The land required for this would total nearly 700 million hectares, roughly the size of Australia, most of it evidently in the Global South. The political, economic and social challenges of such a continental-scale change in land use are entirely ignored in the paper. Many climate scientists dismiss the idea that the potential impact of “natural climate solutions” could provide a meaningful response to climate change, and they warn of its side-effects. A publication on the “ecological limits”  of such NBS ventures points not only to the large tracts of land required for such mass afforestation, but also the significant inputs of nitrogen and phosphorus – and the ecological side-effects from the mass-application of fertiliser. Yet, despite criticism of the flawed assumptions underpinning the paper, it continues to be referred to as the scientific source for the postulated potential of NBS.

Vague definitions

A resolution passed at the 2016 IUCN World Conservation Congress defines “natural climate solutions” as “actions to protect, sustainably manage, and restore natural or modified ecosystems, that address societal challenges effectively and adaptively, simultaneously providing human well-being and biodiversity benefit”.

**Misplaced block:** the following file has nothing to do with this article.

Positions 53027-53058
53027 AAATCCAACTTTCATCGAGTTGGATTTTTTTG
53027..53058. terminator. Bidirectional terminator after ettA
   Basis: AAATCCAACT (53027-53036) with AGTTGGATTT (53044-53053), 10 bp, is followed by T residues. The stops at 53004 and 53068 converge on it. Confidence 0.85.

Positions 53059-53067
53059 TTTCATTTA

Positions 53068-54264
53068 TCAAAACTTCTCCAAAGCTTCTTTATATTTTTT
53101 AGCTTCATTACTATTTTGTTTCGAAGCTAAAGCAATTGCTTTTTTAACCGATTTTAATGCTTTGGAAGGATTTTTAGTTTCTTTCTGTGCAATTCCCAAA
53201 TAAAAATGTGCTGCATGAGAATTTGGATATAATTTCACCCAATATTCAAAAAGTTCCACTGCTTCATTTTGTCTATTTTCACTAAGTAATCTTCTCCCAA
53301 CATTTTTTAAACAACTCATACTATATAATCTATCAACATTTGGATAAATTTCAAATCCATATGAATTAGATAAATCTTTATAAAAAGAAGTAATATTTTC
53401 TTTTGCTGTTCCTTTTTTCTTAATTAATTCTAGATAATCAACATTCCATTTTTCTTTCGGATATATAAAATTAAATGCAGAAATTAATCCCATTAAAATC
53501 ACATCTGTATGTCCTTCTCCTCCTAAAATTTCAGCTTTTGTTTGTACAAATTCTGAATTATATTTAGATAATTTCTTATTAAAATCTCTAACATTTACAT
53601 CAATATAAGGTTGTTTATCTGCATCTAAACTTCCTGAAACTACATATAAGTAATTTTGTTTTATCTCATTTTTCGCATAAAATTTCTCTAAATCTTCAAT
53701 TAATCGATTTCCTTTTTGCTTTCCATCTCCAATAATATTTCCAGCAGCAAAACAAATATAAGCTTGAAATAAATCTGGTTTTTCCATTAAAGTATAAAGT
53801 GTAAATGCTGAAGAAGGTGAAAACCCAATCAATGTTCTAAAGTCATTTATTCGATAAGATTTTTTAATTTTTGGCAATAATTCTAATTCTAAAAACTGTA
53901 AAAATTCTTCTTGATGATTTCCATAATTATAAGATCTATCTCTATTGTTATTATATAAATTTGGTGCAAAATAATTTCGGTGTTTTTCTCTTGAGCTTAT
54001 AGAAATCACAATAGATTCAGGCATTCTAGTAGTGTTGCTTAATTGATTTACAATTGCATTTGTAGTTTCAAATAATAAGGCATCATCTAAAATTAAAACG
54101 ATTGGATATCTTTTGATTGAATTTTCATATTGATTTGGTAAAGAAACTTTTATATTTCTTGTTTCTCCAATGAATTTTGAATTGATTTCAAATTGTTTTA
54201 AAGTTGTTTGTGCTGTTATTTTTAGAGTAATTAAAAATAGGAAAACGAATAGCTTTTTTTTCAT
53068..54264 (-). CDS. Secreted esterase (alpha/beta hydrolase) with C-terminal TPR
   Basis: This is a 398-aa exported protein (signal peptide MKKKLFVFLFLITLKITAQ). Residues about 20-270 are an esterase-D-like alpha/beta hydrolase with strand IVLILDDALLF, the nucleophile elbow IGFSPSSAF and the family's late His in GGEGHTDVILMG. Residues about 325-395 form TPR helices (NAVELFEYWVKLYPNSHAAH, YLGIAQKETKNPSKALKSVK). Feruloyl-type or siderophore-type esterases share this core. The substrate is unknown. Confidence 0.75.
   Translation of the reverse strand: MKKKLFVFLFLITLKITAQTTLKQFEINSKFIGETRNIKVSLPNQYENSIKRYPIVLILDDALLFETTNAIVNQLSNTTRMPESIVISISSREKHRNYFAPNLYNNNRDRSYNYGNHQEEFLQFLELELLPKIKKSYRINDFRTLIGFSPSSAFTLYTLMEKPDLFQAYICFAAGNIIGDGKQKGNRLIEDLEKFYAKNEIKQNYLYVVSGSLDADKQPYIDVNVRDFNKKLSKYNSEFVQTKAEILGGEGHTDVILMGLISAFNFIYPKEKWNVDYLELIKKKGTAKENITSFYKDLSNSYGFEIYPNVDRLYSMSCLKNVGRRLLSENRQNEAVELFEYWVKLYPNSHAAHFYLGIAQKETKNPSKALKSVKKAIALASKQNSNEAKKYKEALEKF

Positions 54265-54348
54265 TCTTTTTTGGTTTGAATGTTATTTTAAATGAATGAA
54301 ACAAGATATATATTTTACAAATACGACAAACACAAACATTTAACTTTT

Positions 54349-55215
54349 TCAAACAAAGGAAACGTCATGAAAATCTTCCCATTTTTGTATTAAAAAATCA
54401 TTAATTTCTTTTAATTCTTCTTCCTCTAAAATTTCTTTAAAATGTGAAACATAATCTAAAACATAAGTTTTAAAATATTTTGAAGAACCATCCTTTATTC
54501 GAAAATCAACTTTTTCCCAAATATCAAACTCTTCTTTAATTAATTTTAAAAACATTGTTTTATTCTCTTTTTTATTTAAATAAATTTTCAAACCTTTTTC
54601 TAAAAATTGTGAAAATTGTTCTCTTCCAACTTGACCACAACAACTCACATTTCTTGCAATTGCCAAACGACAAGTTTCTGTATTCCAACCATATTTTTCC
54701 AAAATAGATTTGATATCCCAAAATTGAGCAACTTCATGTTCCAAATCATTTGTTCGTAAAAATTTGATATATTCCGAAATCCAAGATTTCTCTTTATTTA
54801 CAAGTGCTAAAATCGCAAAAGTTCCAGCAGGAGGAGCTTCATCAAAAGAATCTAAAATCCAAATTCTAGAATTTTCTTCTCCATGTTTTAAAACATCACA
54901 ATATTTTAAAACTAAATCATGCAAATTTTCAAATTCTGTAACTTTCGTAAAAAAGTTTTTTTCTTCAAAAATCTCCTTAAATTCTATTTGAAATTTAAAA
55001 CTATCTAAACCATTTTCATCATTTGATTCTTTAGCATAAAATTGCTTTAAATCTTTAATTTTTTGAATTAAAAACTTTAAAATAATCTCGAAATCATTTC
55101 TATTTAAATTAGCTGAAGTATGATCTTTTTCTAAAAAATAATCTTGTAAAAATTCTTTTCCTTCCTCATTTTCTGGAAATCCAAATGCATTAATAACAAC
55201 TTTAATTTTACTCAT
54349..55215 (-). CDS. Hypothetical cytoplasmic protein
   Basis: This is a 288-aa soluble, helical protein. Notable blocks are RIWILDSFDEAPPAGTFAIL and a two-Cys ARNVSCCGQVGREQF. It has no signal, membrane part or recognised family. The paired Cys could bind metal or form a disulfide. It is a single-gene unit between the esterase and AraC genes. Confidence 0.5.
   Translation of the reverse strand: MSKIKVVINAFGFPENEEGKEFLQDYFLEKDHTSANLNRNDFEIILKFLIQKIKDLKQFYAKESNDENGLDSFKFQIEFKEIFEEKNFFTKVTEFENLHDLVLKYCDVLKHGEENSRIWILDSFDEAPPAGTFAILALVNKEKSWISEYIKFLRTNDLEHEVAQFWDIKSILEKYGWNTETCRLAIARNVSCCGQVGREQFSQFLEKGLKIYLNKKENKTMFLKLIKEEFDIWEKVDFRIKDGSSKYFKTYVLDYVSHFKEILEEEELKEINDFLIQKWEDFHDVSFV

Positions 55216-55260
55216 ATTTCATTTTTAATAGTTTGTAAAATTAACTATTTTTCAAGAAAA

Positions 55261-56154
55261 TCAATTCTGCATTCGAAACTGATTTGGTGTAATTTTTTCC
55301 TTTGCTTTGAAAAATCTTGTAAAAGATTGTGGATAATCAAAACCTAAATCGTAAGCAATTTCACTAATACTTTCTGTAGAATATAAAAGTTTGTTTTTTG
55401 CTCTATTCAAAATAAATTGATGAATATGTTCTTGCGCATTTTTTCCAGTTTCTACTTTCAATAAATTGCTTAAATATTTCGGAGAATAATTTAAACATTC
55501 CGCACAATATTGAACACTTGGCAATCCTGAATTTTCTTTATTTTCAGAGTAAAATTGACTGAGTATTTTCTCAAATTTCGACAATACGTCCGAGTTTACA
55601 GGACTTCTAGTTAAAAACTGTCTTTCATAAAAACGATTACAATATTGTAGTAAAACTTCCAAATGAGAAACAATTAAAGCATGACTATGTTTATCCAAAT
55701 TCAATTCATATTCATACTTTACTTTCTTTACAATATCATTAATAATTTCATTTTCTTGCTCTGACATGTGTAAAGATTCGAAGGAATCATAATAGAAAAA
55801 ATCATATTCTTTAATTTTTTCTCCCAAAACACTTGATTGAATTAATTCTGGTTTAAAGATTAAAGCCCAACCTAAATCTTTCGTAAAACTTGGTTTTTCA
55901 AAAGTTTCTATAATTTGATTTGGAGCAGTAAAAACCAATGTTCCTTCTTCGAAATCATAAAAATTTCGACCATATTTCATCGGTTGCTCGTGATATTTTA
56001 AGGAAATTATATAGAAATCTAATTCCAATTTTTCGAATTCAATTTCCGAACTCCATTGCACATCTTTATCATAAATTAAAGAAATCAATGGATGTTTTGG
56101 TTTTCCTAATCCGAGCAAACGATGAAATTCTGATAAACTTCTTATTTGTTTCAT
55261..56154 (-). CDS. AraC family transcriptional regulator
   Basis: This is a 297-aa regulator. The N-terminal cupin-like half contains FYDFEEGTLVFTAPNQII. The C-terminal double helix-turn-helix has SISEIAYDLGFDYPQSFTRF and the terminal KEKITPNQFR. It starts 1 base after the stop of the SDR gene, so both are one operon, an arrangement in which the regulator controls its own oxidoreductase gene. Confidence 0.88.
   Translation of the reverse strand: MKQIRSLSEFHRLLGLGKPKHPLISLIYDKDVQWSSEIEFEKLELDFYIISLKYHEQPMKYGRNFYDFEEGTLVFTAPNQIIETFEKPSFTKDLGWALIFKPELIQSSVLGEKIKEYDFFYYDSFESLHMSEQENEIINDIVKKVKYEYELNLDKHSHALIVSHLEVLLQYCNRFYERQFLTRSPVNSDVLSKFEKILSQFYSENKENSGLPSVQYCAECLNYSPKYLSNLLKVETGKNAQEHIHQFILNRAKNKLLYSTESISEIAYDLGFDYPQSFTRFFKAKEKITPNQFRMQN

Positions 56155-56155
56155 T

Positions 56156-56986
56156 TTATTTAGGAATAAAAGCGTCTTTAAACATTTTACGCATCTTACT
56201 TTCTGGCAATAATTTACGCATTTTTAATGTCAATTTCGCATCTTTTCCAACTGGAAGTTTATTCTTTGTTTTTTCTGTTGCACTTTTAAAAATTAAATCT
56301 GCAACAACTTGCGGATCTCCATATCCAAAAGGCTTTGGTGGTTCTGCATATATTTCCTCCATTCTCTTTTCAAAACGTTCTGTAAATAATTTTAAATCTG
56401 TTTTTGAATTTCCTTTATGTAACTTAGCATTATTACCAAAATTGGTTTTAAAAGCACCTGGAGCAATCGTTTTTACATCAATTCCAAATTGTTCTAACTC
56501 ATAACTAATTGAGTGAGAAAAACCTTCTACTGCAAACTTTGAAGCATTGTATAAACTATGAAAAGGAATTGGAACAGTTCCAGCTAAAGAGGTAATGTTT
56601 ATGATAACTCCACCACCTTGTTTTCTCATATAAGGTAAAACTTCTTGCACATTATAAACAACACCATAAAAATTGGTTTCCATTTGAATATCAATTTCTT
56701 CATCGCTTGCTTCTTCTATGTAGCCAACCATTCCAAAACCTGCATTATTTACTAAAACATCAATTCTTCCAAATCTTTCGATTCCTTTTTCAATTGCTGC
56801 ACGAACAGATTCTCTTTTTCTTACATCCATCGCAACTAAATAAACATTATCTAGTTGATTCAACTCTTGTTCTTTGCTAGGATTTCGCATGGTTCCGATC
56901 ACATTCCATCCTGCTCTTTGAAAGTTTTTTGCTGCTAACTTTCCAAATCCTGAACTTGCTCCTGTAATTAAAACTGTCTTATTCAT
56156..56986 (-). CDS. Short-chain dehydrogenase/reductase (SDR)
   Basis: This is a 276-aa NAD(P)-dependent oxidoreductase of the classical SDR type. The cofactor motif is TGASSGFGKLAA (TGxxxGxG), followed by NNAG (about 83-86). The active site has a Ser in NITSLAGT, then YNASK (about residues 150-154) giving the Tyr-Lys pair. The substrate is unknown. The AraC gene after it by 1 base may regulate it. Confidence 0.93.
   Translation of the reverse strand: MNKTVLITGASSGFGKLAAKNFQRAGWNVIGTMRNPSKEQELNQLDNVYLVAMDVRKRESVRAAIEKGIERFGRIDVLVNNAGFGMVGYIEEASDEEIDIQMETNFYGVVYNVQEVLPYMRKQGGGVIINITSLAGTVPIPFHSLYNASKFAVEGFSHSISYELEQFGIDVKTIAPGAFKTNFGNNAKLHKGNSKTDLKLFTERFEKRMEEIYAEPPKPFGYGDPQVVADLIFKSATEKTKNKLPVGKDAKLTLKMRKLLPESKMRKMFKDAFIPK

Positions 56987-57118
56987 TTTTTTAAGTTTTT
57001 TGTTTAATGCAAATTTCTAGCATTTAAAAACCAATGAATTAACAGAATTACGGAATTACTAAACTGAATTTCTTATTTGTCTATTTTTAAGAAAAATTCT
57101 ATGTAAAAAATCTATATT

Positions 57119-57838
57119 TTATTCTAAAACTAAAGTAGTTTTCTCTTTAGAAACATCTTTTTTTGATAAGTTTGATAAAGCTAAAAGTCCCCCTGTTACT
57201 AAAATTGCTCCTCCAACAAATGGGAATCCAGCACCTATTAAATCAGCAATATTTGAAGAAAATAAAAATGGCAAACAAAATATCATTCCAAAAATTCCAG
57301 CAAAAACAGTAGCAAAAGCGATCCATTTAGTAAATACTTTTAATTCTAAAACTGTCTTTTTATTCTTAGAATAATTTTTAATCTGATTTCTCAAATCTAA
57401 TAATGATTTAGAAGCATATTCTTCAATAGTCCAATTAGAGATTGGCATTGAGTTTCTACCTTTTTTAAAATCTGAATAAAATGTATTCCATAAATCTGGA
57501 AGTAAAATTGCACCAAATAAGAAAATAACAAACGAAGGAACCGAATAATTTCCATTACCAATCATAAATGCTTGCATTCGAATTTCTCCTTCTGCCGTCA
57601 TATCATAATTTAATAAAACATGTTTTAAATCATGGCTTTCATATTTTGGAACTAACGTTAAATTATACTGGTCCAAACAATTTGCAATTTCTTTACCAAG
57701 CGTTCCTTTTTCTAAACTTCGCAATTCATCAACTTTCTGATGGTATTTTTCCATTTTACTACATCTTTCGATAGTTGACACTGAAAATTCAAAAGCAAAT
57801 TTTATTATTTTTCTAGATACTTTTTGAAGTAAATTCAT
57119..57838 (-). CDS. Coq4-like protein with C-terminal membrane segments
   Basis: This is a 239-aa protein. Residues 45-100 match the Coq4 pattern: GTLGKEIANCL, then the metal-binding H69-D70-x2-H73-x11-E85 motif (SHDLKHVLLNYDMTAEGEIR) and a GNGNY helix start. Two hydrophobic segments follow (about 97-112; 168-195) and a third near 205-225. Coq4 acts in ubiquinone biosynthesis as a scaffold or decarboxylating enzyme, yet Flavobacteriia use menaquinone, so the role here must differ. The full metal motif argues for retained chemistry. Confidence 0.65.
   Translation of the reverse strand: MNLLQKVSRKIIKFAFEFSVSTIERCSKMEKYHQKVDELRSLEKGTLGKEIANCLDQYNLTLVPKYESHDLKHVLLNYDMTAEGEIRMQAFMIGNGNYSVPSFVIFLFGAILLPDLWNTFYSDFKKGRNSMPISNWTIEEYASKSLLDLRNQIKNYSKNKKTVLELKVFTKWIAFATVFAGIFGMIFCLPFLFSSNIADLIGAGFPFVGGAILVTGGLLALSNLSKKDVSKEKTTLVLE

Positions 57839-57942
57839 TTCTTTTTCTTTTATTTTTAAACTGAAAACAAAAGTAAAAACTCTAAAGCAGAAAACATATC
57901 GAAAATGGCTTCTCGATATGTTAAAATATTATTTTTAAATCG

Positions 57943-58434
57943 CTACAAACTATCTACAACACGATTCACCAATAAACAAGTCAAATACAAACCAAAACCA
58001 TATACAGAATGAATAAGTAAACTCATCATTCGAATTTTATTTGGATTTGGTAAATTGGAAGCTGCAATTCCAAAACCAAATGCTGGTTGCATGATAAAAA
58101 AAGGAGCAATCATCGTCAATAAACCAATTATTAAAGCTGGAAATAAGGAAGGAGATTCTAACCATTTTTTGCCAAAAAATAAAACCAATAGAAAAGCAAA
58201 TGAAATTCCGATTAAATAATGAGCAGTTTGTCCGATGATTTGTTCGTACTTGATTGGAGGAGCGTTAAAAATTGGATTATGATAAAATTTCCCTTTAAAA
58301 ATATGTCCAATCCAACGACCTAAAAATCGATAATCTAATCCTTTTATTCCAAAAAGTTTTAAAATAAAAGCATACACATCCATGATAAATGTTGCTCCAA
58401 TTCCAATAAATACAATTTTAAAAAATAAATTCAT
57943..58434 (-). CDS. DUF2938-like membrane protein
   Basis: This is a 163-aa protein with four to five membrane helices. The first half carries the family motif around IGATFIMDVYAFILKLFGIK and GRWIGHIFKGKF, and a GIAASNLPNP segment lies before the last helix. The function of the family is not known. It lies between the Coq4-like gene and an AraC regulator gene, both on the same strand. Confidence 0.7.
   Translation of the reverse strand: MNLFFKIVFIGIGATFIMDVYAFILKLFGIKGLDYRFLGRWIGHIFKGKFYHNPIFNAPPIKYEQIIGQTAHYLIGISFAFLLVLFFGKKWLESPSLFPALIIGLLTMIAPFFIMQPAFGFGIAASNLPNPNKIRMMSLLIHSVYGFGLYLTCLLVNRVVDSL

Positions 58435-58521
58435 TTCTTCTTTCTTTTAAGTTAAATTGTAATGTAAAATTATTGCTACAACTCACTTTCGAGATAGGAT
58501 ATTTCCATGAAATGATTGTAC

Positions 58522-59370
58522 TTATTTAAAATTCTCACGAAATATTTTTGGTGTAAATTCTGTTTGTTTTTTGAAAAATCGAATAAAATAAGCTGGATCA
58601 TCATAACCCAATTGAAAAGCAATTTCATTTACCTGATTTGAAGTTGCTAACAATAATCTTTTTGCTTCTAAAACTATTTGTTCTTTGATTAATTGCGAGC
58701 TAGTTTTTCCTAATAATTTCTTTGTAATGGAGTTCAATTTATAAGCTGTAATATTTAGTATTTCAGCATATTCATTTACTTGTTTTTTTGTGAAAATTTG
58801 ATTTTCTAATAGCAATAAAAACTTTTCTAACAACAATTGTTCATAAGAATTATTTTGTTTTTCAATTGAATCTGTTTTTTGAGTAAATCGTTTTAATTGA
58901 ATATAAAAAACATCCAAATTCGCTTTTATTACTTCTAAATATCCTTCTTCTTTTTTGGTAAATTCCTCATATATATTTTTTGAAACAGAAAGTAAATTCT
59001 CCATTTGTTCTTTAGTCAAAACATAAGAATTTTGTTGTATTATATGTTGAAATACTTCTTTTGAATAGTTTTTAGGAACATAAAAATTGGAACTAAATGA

In March 2022, the United Nations Environmental Assembly (UNEA) passed a resolution defining NBS similarly to the IUCN as “actions to protect, conserve, restore, sustainably use and manage natural or modified terrestrial, freshwater, coastal and marine ecosystems, which address social, economic and environmental challenges effectively and adaptively, while simultaneously providing human wellbeing, ecosystem services and resilience and biodiversity benefits.”